OCFS celebrated father engagement on September 17, Dads Take Your Child to School Day. OCFS Commissioner Sheila Poole was among those greeting students and fathers at the Philip Schuyler Achievement Academy in Albany, where fathers and father figures enjoyed breakfast with their children. Similar events were held at schools throughout the state. Children whose fathers are involved in their lives are more likely to have better academic, behavioral, and social successes; more likely to earn A-grades in core subjects; have stronger verbal skills and an increased capacity to solve problems; and less likely to exhibit problem behavior in school.

Domestic Violence Awareness Activities in New York State

Image of purple ribbon

There are many events and activities scheduled for Domestic Violence Awareness Month across the country.

October 24, 2019 is National Purple Thursday,when you can wear purple to show support for survivors and for ending domestic violence.

A Backpack of Care
OCFS staff is stepping up this month to fill backpacks for DV survivors. The goal is to help them feel cared for and meet their immediate needs when escaping a violent environment. The filled backpacks will be donated to local domestic violence programs for women and men who need them. They will all contain a towel and washcloth, t-shirt, sweatpants, pen/pencil and notebook. Other suggested items: deodorant, facewash, lip balm, makeup wipes, shaving items, journal/day planner, twin sheet sets, small umbrellas, diapers (size 4,5,6), baby wipes, socks, slipper socks, slippers, flip flops, refillable water bottle, soaps/shampoo/dry shampoo, toothbrush, toothpaste, mouthwash, hair brush, hair ties, hair products. At 1 p.m. on October 17, filled backpacks will be collected from collection sites in the home office’s South Building lobby, the Human Services Call Center in Schenectady, outside the control room at the SCR and in the staff cafeteria at the Human Services Training Center.

Domestic violence is when a person does things to control someone else in an intimate relationship. A shift in power can happen so slowly over time that the other person may not even remember when it happened; it can also happen quickly after some sort of commitment or a change in the relationship. Physical abuse is only one of many ways a partner might try to gain power and control in a relationship.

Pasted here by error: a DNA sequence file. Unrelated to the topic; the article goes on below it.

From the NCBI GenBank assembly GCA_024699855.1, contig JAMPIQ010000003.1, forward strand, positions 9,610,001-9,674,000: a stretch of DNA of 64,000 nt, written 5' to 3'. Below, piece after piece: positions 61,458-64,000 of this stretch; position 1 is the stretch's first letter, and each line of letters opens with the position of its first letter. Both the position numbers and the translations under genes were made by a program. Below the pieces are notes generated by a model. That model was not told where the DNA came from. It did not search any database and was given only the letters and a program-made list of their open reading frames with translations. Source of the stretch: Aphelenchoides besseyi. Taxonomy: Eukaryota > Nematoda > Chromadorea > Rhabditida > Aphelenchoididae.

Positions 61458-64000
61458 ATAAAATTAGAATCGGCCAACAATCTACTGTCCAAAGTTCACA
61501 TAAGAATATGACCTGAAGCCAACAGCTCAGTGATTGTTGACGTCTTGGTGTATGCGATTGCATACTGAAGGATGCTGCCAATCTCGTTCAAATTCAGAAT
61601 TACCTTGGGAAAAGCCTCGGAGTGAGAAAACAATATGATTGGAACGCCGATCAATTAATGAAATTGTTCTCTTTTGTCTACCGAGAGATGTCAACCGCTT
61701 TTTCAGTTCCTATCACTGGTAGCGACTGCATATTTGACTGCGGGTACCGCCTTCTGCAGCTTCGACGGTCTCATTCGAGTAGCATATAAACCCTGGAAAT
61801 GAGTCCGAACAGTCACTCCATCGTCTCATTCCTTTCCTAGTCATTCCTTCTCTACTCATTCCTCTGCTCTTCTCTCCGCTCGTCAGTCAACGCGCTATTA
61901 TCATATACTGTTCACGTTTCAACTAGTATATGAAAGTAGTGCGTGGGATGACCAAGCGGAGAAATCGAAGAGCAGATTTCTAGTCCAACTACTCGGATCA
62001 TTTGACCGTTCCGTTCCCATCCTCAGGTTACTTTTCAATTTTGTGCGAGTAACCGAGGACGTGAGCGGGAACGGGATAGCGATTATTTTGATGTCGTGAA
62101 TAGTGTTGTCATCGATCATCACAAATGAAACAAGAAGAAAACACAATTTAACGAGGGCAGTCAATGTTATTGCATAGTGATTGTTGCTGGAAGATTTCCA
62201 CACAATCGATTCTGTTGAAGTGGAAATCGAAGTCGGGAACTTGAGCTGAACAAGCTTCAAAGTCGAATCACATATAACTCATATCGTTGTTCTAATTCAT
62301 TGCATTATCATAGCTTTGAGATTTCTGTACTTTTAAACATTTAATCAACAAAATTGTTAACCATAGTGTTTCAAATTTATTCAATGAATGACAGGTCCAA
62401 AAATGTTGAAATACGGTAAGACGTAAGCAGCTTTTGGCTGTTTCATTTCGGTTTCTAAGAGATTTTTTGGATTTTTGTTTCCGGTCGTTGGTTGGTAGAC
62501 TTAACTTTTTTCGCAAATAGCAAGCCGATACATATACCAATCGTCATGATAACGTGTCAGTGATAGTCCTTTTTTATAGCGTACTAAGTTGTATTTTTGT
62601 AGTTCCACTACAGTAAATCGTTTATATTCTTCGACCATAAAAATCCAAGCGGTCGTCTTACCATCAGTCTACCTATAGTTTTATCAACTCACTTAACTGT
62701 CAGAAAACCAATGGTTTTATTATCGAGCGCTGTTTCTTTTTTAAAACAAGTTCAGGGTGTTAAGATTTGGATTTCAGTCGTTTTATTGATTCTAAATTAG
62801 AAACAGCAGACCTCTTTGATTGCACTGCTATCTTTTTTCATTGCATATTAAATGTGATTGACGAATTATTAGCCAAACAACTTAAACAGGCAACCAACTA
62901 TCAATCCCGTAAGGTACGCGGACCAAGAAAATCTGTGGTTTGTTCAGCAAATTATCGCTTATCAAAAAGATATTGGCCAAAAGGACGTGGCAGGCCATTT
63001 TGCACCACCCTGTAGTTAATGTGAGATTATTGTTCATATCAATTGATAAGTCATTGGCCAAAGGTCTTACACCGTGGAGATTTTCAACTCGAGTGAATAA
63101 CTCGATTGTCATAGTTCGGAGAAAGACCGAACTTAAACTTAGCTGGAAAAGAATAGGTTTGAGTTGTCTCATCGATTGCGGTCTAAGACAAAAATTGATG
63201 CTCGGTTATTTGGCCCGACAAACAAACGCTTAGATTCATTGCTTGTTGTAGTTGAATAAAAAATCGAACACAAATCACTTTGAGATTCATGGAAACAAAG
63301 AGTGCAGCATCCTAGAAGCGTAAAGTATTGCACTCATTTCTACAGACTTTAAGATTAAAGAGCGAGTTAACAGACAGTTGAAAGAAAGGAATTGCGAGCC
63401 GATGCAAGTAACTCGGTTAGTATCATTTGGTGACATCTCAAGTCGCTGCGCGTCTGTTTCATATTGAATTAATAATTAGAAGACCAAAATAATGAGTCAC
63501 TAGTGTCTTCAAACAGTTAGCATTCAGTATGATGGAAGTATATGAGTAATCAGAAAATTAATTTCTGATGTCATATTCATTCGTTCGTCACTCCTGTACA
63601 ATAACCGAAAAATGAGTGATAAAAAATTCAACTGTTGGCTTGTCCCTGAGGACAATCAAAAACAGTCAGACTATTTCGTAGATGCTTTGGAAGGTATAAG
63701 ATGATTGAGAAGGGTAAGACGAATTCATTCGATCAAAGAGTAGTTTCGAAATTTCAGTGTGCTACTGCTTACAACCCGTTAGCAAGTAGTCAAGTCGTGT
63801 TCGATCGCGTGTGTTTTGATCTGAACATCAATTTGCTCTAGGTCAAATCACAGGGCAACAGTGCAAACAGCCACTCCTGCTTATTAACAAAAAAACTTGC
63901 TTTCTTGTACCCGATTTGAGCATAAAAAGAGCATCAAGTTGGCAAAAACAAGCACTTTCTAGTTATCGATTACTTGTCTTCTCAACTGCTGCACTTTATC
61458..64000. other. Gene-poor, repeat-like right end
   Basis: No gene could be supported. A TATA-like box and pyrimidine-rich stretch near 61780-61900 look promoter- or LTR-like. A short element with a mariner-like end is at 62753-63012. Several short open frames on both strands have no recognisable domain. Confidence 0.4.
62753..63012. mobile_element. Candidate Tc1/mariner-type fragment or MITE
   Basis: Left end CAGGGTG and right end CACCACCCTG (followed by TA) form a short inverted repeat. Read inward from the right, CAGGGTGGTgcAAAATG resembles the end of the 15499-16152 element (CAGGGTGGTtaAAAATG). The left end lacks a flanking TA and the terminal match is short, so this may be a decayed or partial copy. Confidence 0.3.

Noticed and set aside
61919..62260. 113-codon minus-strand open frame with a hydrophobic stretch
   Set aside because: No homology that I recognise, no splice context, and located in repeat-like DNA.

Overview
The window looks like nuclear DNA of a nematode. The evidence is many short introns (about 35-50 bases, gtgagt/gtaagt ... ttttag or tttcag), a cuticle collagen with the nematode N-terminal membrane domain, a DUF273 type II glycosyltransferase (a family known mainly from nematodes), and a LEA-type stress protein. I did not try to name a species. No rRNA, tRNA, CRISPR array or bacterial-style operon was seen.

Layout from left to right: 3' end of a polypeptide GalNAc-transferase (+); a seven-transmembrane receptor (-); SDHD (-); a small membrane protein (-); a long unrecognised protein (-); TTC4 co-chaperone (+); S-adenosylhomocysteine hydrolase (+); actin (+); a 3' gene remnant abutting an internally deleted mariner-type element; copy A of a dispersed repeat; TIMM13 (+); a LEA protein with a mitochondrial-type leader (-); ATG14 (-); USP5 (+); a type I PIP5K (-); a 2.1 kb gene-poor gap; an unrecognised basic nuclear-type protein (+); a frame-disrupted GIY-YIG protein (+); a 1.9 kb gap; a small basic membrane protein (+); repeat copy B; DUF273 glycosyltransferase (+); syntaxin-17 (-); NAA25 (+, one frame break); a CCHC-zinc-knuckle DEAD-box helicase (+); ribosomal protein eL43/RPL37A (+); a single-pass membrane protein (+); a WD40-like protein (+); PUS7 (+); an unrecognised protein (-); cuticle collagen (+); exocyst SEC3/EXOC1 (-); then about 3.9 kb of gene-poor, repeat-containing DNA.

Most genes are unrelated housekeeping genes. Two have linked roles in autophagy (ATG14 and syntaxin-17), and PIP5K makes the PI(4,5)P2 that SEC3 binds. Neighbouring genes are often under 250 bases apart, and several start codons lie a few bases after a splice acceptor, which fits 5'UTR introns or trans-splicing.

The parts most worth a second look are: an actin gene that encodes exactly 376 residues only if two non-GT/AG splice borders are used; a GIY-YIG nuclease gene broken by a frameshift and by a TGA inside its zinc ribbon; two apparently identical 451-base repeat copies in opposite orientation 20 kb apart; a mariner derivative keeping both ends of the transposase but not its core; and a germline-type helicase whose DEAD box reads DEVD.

The New York State Domestic Violence Prevention Act was enacted in 1987 to support services for victims of domestic violence and their children. This law requires counties to provide shelter and services to victims of domestic violence and establishes mainstream funding mechanisms for these programs.

OCFS created regulations to promote standards for the establishment and maintenance of residential and non-residential domestic violence programs, and establish local department of social services responsibility for financial and contractual arrangements with providers of domestic violence residential services. The agency lists domestic violence services providers on its website.
The New York State Domestic Violence Hotline is 800-942-6906. The National Domestic Violence Hotline is 800-799-7233. For more information on domestic violence, visit opdv.ny.gov.

Kinship Care Month Finds OCFS at the 2019 Kinship Navigator Awards Luncheon

Gerard Wallace standing next to Commissioner Poole




Commissioner Poole joined those who gathered for the NYS Kinship navigator’s annual awards luncheon, held this year in Colonie on September 17. The Kinship Navigator team is one of OCFS’s valued partners and is a bridge between kinship programs and regional permanency resource centers, whose services support families who have a newly-adopted child or have become guardians of a relative’s child. The commissioner is seen here presenting the Kinship Care Month proclamation to Gerard Wallace, director of the NYS Kinship Navigator.

Goshen Secure Center Displays Youth Art

OCFS youth at Goshen Secure Center showed some of their talents this month, displaying artwork that included paints and a papier-mâché "buffet."

A quilt of art produced by youth

A papier mache buffet that looks like real food


Coming Next Month: RHY Conference